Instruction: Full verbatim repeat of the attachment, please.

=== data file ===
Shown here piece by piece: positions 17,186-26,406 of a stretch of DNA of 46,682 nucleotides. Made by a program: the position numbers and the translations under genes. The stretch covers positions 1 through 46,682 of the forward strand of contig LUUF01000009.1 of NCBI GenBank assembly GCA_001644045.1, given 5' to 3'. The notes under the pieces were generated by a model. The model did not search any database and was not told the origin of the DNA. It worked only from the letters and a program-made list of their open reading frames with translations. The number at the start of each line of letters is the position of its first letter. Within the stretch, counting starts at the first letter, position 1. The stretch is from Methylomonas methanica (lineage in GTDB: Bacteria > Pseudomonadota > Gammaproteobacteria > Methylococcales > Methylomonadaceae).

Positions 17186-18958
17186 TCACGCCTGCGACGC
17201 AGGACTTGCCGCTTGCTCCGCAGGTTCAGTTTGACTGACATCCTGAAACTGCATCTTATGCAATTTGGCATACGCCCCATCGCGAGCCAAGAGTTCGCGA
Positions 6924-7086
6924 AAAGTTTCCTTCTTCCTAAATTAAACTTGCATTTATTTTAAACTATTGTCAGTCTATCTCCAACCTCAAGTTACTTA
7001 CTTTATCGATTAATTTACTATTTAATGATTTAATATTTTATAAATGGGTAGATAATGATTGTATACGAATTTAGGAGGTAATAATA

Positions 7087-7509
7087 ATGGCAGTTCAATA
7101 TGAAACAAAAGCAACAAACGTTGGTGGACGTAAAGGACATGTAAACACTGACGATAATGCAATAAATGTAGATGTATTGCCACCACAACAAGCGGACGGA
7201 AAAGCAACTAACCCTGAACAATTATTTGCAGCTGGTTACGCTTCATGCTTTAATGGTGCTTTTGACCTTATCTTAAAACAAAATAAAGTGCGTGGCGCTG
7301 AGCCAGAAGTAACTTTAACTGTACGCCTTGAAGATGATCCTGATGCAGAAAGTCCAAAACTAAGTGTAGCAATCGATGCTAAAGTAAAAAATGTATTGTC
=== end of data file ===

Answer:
Shown here piece by piece: positions 17,186-26,406 of a stretch of DNA of 46,682 nucleotides. Made by a program: the position numbers and the translations under genes. The stretch covers positions 1 through 46,682 of the forward strand of contig LUUF01000009.1 of NCBI GenBank assembly GCA_001644045.1, given 5' to 3'. The notes under the pieces were generated by a model. The model did not search any database and was not told the origin of the DNA. It worked only from the letters and a program-made list of their open reading frames with translations. The number at the start of each line of letters is the position of its first letter. Within the stretch, counting starts at the first letter, position 1. The stretch is from Methylomonas methanica (lineage in GTDB: Bacteria > Pseudomonadota > Gammaproteobacteria > Methylococcales > Methylomonadaceae).

Positions 17186-18958
17186 TCACGCCTGCGACGC
17201 AGGACTTGCCGCTTGCTCCGCAGGTTCAGTTTGACTGACATCCTGAAACTGCATCTTATGCAATTTGGCATACGCCCCATCGCGAGCCAAGAGTTCGCGA
Positions 6924-7086
6924 AAAGTTTCCTTCTTCCTAAATTAAACTTGCATTTATTTTAAACTATTGTCAGTCTATCTCCAACCTCAAGTTACTTA
7001 CTTTATCGATTAATTTACTATTTAATGATTTAATATTTTATAAATGGGTAGATAATGATTGTATACGAATTTAGGAGGTAATAATA

Positions 7087-7509
7087 ATGGCAGTTCAATA
7101 TGAAACAAAAGCAACAAACGTTGGTGGACGTAAAGGACATGTAAACACTGACGATAATGCAATAAATGTAGATGTATTGCCACCACAACAAGCGGACGGA
7201 AAAGCAACTAACCCTGAACAATTATTTGCAGCTGGTTACGCTTCATGCTTTAATGGTGCTTTTGACCTTATCTTAAAACAAAATAAAGTGCGTGGCGCTG
7301 AGCCAGAAGTAACTTTAACTGTACGCCTTGAAGATGATCCTGATGCAGAAAGTCCAAAACTAAGTGTAGCAATCGATGCTAAAGTAAAAAATGTATTGTC